Off to a quick 8-5 start, the Blue Jays look like decent value in the 2018 World Series futures, currently sitting at 30/1.  While 13 games is a small sample size, we’ve seen some important traits: Justin Smoak is showing that 2017 was not an anomaly; Aaron Sanchez is blister-free and throwing great’ Jaime Garcia is proving to be a solid back-of-the-rotation option; and the outfield defense is much improved with Curtis Granderson and Randal Grichuk.  It wouldn’t be a surprise to see their odds get shorter – maybe in the 25/1 or 20/1 range via MyTopSportsbooks – in the coming days.

Of those key traits, the one that isn’t always reflected on the scoreboards or the boxscores is outfield defense.  Last season, with mainly Ezequiel Carrera and Jose Bautista flanking Kevin Pillar, the Jays were not good defensively.  According to Baseball Reference’s Total Zone Fielding Runs Above Average, Toronto had the 5th worst OF in the American League at -9.  BIS Defensive Runs Saved had the Jays even lower at -14, the 4th worst group in the AL.

So how much have Granderson and Grichuk helped?  The answer is obvious:

Total Zone Fielding Runs Above Average: +4   4th in the AL

BIS Defensive Runs Saved: +1   3rd in the AL

Yes it’s still early.  Yes Grichuk is going to have to hit higher than .077 with a .319 OPS.  And yes, health is going to continue to be the key for the Jays chances.

But let’s take a moment to at least be happy with the way things have started.

Week 2 In Review: Keep Calm

Embed from Getty Images
Every Monday during the 2018 season, 500 Level Fan will take a look back at the week that was, giving readers a snapshot of all things Blue Jays, including three top stories and the Blue Jay player of the week.

This is what happened in week 2.

  1. Keep Calm

Over the past three seasons, games involving the Texas Rangers and Toronto Blue Jays were anything but calm.  From the bat flip to the brawl to the playoff walkoff, these two clubs have evolved into bitter rivals.  Well, maybe it’s the fact that Bautista is gone, or that the weather was cold, or that it’s simply too early in the season, but this weekend’s three game set in Texas had none of the fireworks of previous seasons.  Both teams were calm, cool, and collected as the Jays took two of three to move into second in the AL East.  But perhaps the calmest person in either dugout was manager John Gibbons who watched Friday and again Sunday as his bullpen nearly blew big leads.  On Friday, staked to an 8-0 lead through six innings, Aaron Loup and Seung-hwan Oh allowed four runs in a single inning, forcing Osuna into the game.  Then on Sunday, Loup and Oh again had a rough day, allowing four hits and an inherited runner to score in only 0.2 IP.  Credit Gibbons for guiding the team to both wins, but perhaps it’s time to question whether the Jays could use a different lefty in the ‘pen.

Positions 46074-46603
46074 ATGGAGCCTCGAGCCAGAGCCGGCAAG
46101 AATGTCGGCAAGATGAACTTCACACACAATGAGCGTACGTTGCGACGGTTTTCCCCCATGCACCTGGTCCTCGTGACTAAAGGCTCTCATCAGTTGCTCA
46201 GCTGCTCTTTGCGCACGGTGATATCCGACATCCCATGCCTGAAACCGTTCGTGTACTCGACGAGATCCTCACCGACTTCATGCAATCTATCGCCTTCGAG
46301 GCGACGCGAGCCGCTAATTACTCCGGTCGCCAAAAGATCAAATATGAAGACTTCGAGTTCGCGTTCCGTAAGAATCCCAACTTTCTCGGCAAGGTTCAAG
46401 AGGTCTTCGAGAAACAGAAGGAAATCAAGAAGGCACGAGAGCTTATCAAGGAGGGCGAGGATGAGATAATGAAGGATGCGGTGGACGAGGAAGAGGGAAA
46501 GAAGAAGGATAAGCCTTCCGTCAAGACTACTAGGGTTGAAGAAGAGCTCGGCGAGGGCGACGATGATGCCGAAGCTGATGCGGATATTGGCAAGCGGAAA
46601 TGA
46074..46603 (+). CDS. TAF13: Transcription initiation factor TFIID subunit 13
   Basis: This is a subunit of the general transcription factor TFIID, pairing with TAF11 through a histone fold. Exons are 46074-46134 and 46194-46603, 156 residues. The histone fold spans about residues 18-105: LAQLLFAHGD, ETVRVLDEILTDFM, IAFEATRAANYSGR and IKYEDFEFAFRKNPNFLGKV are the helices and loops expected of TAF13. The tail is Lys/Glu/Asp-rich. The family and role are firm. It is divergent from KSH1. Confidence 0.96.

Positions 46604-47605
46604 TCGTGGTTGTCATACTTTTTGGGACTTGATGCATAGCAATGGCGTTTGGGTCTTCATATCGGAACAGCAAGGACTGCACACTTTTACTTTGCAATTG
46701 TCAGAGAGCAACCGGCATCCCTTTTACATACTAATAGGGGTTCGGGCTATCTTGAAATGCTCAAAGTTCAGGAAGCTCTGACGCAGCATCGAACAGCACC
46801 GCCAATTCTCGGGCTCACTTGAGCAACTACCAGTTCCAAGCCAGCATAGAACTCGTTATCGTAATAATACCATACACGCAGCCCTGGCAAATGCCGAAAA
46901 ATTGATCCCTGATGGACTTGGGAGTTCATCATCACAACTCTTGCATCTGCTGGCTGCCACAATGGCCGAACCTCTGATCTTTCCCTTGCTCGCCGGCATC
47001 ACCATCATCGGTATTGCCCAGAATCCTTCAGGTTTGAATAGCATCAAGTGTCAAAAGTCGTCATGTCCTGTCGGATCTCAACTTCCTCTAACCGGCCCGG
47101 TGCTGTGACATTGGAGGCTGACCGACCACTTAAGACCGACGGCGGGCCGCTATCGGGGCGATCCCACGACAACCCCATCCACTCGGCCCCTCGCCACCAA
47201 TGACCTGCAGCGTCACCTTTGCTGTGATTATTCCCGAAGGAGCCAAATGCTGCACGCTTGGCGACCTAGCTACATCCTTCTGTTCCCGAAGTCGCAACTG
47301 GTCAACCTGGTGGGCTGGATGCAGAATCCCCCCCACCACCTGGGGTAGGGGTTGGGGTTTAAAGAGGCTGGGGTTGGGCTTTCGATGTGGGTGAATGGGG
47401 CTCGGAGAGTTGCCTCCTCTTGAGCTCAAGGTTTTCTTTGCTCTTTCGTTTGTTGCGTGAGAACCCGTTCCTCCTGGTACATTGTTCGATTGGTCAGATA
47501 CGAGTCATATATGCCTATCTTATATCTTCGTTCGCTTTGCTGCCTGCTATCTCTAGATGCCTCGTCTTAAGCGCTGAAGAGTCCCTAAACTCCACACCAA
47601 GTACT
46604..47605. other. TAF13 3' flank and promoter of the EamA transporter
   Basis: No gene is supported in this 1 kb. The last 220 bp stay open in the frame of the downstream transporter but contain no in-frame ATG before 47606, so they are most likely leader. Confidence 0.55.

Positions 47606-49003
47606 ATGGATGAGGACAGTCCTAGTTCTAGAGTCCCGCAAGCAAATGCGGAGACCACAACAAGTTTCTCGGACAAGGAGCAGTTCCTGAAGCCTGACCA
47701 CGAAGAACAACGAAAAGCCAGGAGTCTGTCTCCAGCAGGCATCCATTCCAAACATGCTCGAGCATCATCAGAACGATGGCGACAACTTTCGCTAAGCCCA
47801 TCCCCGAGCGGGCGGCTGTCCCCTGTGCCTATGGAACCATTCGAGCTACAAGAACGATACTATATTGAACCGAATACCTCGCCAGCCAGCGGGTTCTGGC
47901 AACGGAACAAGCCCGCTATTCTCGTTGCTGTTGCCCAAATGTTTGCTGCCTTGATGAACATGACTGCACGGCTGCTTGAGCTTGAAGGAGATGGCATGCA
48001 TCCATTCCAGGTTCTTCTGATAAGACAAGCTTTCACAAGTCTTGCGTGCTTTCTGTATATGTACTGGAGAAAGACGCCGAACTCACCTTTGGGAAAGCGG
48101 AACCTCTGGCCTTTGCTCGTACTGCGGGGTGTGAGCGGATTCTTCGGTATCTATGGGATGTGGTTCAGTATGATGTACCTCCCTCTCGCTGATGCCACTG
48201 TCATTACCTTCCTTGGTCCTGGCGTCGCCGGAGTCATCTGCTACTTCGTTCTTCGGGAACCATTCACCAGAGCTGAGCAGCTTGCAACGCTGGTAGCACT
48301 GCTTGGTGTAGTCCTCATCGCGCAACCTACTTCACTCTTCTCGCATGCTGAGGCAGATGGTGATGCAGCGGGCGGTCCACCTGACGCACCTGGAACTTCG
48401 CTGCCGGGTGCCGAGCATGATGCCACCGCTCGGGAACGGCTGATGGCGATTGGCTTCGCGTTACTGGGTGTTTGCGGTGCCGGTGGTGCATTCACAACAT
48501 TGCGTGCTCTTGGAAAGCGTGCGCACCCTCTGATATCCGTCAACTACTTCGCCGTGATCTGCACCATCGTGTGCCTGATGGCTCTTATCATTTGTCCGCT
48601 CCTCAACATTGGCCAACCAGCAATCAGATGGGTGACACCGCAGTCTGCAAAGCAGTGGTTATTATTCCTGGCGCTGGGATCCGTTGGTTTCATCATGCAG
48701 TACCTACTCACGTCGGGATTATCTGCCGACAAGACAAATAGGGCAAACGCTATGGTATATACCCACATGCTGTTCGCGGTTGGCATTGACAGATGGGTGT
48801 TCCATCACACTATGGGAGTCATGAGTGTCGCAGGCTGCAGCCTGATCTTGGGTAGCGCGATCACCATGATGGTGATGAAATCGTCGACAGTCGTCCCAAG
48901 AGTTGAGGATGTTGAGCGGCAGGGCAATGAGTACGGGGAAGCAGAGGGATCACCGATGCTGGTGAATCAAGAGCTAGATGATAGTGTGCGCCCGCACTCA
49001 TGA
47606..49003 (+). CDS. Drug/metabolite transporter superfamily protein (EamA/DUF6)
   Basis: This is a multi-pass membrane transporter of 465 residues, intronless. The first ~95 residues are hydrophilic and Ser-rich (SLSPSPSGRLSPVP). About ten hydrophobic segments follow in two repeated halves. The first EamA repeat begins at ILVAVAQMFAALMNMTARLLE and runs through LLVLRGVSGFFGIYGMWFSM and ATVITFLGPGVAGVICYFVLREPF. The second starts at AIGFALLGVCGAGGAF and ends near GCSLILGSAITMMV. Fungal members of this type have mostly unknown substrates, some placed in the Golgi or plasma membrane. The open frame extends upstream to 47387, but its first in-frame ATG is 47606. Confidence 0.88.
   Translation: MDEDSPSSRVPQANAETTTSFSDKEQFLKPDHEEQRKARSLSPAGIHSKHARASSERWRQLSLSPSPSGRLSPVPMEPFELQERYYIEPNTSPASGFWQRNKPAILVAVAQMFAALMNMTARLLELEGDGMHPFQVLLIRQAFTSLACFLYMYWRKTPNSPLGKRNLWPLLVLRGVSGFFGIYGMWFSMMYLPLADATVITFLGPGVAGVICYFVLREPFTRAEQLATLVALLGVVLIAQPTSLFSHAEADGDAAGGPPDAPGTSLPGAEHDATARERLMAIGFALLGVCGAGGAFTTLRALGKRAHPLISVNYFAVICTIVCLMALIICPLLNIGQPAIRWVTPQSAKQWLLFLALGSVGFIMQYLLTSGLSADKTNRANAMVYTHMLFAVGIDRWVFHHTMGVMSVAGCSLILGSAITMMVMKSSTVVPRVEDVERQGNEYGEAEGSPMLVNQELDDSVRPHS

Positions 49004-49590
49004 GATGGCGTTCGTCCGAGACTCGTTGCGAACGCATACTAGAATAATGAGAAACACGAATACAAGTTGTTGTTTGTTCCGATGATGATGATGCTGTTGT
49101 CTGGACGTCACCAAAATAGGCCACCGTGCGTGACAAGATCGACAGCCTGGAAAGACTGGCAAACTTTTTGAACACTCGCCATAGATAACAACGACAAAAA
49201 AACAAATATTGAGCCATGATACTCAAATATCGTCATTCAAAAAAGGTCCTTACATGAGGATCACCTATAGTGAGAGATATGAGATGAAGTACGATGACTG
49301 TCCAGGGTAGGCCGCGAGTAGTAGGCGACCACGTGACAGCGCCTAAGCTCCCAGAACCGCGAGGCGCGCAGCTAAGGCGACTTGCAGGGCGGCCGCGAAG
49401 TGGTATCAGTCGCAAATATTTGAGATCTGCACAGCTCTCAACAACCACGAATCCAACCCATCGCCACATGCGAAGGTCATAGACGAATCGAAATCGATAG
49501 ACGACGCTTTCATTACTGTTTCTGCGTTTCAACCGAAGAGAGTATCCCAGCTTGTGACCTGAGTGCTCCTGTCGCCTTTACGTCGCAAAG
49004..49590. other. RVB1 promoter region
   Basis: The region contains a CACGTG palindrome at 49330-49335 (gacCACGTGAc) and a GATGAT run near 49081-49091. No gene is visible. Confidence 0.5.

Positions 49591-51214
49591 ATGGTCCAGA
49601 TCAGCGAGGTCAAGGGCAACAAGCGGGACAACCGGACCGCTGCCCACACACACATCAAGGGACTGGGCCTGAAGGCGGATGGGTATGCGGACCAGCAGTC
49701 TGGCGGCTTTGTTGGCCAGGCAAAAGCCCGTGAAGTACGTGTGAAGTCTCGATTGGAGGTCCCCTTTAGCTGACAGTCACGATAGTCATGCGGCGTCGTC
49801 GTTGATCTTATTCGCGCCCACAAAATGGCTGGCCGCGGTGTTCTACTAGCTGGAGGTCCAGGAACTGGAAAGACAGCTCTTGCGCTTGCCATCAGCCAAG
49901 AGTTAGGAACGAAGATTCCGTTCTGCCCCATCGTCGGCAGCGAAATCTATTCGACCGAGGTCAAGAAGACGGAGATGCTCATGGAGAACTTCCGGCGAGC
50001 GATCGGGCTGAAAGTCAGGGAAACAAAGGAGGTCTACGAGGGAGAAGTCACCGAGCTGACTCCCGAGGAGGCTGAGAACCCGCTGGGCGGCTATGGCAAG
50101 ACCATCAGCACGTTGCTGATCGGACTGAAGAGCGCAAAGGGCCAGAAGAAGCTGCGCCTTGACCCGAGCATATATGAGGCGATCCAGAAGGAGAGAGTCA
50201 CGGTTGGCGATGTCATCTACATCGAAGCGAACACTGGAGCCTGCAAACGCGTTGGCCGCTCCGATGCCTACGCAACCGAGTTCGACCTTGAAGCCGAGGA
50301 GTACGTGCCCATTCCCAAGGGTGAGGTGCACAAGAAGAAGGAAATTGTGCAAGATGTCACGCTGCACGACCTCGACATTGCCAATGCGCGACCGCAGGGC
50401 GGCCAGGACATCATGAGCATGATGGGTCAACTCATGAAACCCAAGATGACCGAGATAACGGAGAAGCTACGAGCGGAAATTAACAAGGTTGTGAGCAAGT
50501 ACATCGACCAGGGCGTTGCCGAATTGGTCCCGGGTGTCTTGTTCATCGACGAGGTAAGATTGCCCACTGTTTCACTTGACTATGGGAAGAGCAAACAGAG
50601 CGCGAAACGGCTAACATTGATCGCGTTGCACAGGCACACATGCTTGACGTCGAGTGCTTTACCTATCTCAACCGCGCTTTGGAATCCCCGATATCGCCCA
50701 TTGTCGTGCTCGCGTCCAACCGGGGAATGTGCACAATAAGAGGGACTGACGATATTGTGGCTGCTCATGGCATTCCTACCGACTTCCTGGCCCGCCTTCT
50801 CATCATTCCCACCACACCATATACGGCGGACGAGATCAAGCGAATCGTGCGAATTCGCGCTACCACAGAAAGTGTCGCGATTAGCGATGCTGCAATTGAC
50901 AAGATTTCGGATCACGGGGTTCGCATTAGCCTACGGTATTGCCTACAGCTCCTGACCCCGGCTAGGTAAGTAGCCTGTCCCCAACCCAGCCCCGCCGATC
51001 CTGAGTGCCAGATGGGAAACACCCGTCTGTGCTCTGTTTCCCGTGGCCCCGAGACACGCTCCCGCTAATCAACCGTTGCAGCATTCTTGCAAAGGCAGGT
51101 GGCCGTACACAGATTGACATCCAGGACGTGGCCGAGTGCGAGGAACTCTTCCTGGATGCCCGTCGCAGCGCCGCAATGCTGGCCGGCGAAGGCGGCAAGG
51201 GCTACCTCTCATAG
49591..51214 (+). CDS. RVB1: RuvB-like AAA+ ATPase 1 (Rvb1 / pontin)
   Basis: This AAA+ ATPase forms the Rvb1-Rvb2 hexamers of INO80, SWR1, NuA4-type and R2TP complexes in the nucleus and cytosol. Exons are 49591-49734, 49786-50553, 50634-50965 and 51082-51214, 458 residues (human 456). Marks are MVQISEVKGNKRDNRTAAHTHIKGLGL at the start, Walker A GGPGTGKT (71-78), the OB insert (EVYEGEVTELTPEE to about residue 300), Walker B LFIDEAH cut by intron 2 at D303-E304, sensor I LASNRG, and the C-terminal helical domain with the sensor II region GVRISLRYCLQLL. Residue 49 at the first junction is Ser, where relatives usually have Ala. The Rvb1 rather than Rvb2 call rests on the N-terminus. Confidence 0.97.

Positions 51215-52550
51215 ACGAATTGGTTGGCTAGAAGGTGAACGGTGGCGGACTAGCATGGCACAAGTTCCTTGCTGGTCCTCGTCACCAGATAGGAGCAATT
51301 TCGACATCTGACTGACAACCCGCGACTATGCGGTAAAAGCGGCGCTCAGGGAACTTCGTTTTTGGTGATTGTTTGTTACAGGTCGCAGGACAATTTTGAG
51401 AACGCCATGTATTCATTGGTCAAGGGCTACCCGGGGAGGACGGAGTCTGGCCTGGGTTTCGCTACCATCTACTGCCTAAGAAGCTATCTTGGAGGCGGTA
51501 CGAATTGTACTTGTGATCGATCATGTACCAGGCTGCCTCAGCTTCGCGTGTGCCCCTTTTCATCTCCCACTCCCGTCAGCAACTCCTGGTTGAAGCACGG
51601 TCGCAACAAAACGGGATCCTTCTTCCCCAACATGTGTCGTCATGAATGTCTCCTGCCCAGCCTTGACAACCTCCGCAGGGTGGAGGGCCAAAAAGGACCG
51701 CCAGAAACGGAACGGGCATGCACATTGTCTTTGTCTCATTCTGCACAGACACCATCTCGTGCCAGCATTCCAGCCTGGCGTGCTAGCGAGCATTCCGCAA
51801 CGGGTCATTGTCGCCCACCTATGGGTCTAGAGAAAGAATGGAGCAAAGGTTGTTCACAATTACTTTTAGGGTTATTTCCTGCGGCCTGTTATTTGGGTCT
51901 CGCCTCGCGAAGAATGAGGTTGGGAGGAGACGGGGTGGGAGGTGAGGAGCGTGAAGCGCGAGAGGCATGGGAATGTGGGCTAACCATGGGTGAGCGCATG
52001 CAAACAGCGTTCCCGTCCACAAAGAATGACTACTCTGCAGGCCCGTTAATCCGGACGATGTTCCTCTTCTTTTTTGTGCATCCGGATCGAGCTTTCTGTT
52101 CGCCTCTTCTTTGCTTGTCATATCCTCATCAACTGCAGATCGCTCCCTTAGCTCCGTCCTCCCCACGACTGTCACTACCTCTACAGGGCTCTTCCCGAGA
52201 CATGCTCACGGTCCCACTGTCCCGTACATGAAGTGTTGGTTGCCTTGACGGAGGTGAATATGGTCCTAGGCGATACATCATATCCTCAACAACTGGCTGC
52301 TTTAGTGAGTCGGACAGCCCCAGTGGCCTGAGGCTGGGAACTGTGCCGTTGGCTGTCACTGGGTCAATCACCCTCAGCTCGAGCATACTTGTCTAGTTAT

1. Two Sides of the Newcomers Coin

Through 10 games of the season, the Blue Jays have to be incredibly pleased with the performances of three of their key offseason acquisitions.  Aledmys Diaz has two home runs, a .783 OPS, and has played solid defense in place of the injured Tulo.  Yangervis Solarte has posted a massive 1.086 OPS, had several key hits, and is making a name for himself as the best dancer in the game.  Fifth starter Jaime Garcia is 1-0 with a 3.18 ERA in his two starts, and has struck out 12 batters against only 4 walks.  Unfortunately the same can’t be said for Randal Grichuk, who is off to a miserable start to his Toronto tenure.  The RF is batting only .059 with a homer and a single in 34 at-bats, and he has struck out a team leading 13 times.  While the Jays managed to plate 37 runs in 6 games last week, Grichuk went 0-for-20 with 8 K’s.  It’s still very early, but Toronto was obviously hoping for a bigger return from Randal.

  1. Pleasant Backup Surprise